Getting the right spare part for an appliance can be straight forward but it’s often surprisingly difficult to identify the right one (for reasons explained below). Even people in the trade, with access to repair manuals and spare part breakdowns can find many parts very difficult to track down. This information will help you source the correct spare part, and tell you what numbers you need and where to find them.
Manufacturers often fit different versions of parts to exactly the same model
This happens a lot, and causes big problems. Appliances have model numbers, which can remain the same throughout a lengthy period, but during this period parts are sometimes modified, or a cheaper but different design is sourced somewhere else. They don’t change the model number, and just start fitting the different parts mid-production.
This results in different parts being fitted to exactly the same model, which often aren’t interchangeable. The only way to tell which part is needed is by using a date code, serial number, or production number. This is why the model number alone is often inadequate. Examples of this are an Indesit washing machine model with 3 different possible motors, and Hotpoint washing machines with 3 different control knobs with different markings. So model numbers alone are rarely enough, or sometimes not even needed.
Some washing machine manufacturers put a model number on the front of the machine which is useless for locating spare parts
Many "model numbers" printed on the front control panel of an appliance are not proper (or full) model numbers and not much use for identifying spare parts. Examples of this are :-
- Hoover Electronic 1100
- Performa Eco 1200
- Hotpoint First Edition 800
Quoting “models” like this is useless. They refer to a range of machines in which different model numbers exist. A proper washing machine model number usually consists of numbers only or a mix of letters and numbers. Examples of proper model numbers are – A3110 | WM66WD | AC110 | 17001 | FJ1011A | WN1096WG
Special numbers are commonly needed
Many parts need a product number, a date code or serial number to correctly identify a replacement. These numbers are not often not put in customer friendly places. They are intended for engineers. With some makes of washing machine, it’s quite possible to have the old part in your hand, the model number and the serial number, but still be unable to buy a new part because they need a product number or some other number from the back of the washing machine.
Numbers printed on parts are usually useless
In the vast majority of cases, a number printed on a part is useless for identifying a replacement. Numbers printed on parts are usually the numbers used by the factory who made the actual part for the washing machine manufacturer. Washing machine manufacturer’s use their own part numbers and it’s very rare for the appliance manufacturer’s part number to be printed on a spare part.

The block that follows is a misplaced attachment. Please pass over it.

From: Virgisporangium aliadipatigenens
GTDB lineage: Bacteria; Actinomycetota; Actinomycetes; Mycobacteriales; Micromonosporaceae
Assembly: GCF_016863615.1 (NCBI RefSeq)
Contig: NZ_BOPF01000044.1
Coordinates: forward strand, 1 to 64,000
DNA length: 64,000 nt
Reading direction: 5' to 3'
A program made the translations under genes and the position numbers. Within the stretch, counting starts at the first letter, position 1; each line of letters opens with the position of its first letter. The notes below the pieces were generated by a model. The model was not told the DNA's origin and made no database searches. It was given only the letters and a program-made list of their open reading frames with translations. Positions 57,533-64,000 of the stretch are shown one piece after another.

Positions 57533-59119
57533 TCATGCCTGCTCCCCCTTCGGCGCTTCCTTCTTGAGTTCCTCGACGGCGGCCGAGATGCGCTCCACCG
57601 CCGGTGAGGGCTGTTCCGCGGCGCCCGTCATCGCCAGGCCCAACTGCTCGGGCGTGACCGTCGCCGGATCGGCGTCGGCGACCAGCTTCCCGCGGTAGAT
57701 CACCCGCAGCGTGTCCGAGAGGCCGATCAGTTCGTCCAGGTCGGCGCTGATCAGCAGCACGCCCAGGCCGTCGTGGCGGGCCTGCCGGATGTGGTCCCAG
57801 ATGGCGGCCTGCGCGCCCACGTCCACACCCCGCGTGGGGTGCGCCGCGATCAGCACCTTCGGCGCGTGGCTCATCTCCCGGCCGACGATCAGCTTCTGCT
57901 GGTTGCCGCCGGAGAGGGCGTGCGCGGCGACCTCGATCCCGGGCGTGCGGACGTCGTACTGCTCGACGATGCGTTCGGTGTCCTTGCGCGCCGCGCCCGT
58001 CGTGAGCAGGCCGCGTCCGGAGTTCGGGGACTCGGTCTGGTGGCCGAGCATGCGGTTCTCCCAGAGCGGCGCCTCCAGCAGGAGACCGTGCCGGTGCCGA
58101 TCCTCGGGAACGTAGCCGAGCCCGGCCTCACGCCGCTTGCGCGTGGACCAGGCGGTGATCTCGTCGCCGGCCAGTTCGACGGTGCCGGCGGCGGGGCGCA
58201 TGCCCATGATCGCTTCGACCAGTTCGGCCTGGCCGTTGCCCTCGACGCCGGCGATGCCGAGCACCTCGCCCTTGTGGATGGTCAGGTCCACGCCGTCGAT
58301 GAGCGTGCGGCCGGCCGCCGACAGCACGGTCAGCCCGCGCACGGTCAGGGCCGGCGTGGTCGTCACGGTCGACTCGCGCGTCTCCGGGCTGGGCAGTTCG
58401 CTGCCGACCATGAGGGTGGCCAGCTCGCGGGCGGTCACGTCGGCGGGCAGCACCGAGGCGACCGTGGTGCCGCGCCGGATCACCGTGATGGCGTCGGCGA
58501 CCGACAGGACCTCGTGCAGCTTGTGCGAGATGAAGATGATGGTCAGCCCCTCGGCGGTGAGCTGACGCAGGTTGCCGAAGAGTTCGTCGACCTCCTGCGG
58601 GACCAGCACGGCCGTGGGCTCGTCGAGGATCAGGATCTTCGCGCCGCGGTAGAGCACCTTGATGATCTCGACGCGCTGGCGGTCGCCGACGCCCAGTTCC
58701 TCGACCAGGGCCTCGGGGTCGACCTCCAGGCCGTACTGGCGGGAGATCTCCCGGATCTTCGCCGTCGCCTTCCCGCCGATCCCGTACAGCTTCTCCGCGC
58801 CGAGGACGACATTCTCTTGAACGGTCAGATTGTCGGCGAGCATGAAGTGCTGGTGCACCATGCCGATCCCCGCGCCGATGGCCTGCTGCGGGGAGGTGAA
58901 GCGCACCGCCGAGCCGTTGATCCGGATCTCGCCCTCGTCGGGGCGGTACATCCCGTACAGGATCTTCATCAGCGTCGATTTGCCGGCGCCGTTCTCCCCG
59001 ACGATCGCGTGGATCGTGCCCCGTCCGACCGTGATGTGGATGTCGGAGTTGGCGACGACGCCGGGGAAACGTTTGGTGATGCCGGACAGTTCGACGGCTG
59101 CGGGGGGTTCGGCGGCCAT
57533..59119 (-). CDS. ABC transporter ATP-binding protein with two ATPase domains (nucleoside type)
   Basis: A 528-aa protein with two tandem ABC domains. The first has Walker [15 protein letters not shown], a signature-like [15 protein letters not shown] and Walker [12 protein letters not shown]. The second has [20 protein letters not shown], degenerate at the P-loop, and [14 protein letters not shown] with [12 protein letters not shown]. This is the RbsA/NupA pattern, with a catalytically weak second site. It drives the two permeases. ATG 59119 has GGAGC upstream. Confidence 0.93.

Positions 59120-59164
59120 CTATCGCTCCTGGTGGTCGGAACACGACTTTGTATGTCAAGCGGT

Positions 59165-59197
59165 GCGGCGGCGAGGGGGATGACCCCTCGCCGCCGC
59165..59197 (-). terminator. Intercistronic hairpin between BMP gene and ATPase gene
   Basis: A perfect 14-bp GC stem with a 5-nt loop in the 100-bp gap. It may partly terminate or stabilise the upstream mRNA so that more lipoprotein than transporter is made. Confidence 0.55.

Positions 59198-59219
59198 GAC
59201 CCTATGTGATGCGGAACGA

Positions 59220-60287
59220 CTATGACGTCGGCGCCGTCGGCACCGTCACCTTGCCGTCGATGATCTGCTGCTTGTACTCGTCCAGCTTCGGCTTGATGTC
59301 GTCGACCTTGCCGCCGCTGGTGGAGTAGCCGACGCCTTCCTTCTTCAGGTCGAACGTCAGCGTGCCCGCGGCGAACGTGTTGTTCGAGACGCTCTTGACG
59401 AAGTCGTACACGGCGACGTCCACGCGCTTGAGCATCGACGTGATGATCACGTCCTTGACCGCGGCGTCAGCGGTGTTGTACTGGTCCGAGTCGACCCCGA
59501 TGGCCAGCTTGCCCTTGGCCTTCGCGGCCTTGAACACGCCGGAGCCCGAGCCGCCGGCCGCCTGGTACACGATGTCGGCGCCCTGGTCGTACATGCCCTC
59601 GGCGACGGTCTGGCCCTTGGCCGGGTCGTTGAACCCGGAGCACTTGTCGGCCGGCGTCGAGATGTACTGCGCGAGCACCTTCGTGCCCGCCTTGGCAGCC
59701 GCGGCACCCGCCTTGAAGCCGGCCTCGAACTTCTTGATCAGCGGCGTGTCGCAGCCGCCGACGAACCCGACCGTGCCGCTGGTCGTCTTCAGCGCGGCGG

You don’t get very good guarantees
A new spare part is still covered under the sale of goods act. It must be as described, of suitable quality and last a reasonable time. However, spare parts are a unique product, unlike a finished product such as a toaster, parts are fitted inside an existing appliance, and other parts on could damage them. They could also be fitted incorrectly or damaged whilst fitting, or fitted OK but the part did not fix the fault due to a misdiagnosis. Basically it’s more complex when buying parts, but you should still have legal rights under the sale of goods act and distance selling regulations.
The problem is you may not be able to prove a part is faulty, or you may be mistaken in believing it is. If a part is not as described, or you change your mind and decide not to fit it (maybe you decide to buy a new machine before it arrives) then under the distance selling regulations you can return it for a refund within 7 days of receiving it (undamaged and unopened). Spares sites tend not to mention guarantees, presumably you should get 12 months but you ‘d need to check terms and conditions. However, if you bought an expensive part and it didn’t last a reasonable time even if it was out of “their” guarantee you may still have rights under the sale of goods act.
Can Washerhelp send me a spare part?
I don’t supply spare parts directly from Washerhelp, it’s a specialist job. But the largest supplier of spare parts for appliances in the UK has created 4Washerhelp spares where you can order spares and accessories for any appliance. They even have a next day delivery service option if it’s urgent.
- Knowing what to expect, and being armed with the right information, can save a lot of hassle, time and wasted journeys. If you haven’t already done so, you can find out the important difference between genuine and non-genuine spare parts for washing machines here Genuine spare parts advice
- Advice on how to deal with and use washing machine spare parts suppliers